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Madison County DOH Answers Questions About Aerial Spraying [AUDIO]

Photo Credit: Darren McCollester, Getty Images

It is the first time, officials say, since 2005 that Madison County has conducted aerial spraying for mosquitoes in the area.

Eric Faisst, Director of Public Health for the Madison County Health Department, took time to answer some of those questions this morning.

He says that although no pesticide application is without risks, the Board of Health believes that the benefits of spraying the chemical, Anvil 10-10 ULV, outweigh the associated risks.

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The application will be done, he says, in accordance with New York State Department of Environmental Conservation and Department of Health guidelines.  The label for the chemicals can be found be clicking here or by visiting: www.healthymadisoncounty.org/linkeddocs/healthtopic/mosquitocontrol/Anvil%2010+10%20label.pdf.

The timing of the spraying is scheduled not only to protect human residents but non-threatening insects as well.  He says mosquitoes are most active from dusk to dawn, and the spraying is targeting them.  However, other, non-pests – including bees – are affected by the pesticides.  He recommends that beekeepers take precaution to protect their hives as noted in the Information for Beekeepers page of the website.

That page, in part, notes the following:

“Spraying will occur during evening hours when bees are not actively foraging. However, in an abundance of precaution, you may choose to cover your bees during and immediately after the spray to reduce the risk of direct exposure. You may use two layers of wet burlap with a sheet of plastic placed loosely over the burlap to minimize direct contact with the spray, but remove the plastic immediately after the spray to prevent hive suffocation. Keep the burlap wet and make sure the bees have sufficient space to prevent overheating and maintain airflow.”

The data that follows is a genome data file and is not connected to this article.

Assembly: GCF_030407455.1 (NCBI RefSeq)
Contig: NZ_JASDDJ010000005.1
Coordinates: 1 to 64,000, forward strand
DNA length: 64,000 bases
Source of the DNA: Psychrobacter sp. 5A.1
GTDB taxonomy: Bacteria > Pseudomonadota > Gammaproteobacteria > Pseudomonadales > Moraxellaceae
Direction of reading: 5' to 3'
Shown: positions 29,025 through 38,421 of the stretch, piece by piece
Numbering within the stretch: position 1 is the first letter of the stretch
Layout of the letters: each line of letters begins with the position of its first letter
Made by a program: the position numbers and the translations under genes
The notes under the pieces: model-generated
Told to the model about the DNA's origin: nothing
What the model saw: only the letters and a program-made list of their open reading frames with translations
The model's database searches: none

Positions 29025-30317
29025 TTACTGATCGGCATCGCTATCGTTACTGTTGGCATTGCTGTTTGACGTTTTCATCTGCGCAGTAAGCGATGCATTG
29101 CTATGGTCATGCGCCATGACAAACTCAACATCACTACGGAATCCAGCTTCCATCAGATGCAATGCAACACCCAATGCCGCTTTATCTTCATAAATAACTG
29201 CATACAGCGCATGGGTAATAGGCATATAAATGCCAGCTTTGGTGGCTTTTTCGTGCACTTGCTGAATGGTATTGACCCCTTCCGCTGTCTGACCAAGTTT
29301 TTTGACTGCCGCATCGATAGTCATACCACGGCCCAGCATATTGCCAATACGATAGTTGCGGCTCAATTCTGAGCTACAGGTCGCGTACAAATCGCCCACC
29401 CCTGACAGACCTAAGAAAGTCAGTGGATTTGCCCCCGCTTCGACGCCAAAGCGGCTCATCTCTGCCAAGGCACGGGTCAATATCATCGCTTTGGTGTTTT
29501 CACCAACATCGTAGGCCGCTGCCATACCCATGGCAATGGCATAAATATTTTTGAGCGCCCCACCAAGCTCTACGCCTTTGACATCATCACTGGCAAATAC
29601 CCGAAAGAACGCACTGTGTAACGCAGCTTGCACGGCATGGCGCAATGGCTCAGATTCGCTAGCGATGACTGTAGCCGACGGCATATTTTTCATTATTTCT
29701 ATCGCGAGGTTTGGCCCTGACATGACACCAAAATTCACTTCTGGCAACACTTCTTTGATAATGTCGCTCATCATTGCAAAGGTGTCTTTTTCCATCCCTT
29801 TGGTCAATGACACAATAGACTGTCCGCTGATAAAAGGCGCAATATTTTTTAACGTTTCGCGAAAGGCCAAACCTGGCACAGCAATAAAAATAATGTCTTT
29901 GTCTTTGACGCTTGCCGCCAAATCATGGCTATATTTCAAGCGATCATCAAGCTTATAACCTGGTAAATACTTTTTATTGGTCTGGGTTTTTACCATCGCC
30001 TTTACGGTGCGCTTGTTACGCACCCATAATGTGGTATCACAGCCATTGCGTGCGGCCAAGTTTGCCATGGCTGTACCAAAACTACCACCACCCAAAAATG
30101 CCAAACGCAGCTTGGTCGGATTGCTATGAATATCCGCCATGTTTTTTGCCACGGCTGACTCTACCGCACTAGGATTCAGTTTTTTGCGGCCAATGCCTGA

Faisst says he does understand that beekeepers can be affected by the spraying.  Being that many people are on vacation during this week prior to the start of school, he suggests that any beekeepers who are away ask someone to provide adequate covering for their hives until the spraying process is complete.

As of this posting there has been one death in Central New York related to Eastern Equine Encephalitis, and that occurred in Onondaga County.  Faisst says that, to the best of his knowledge, there have not been any cases of EEE infection in Madison or Oneida counties thus far this year.

As for the efficacy of the spraying Faisst does not believe that this will take care of the entire problem, but it will reduce the chance that the mosquito population will be able to breed more.  More effective, but obviously not as immediate, is the naturally-occurring cold temperatures that will kill off mosquito larvae and hold off the adult population until next year.

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He says that the most effective means of warding off mosquitoes, and protecting oneself from bites, is common sensical.  Wear long sleeves when out near dusk or in the dark, and do not allow standing water to stagnant around the home.  Bird baths, he says, are fine, if they are regularly refreshed so that larvae do not have time to subsist in the water.

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Faisst says they have not received any complaints thus far that residents did not have enough time to prepare for the spraying.

If residents exhibit cold-like symptoms within a few days of being bitten by a mosquito health officials suggest visiting a doctor and telling him or her of the existence of EEE in the area.

Original Story:

 

mosquito by Tom Ervin, Getty Images
Photo Credit: Tom Ervin, Getty Images

 

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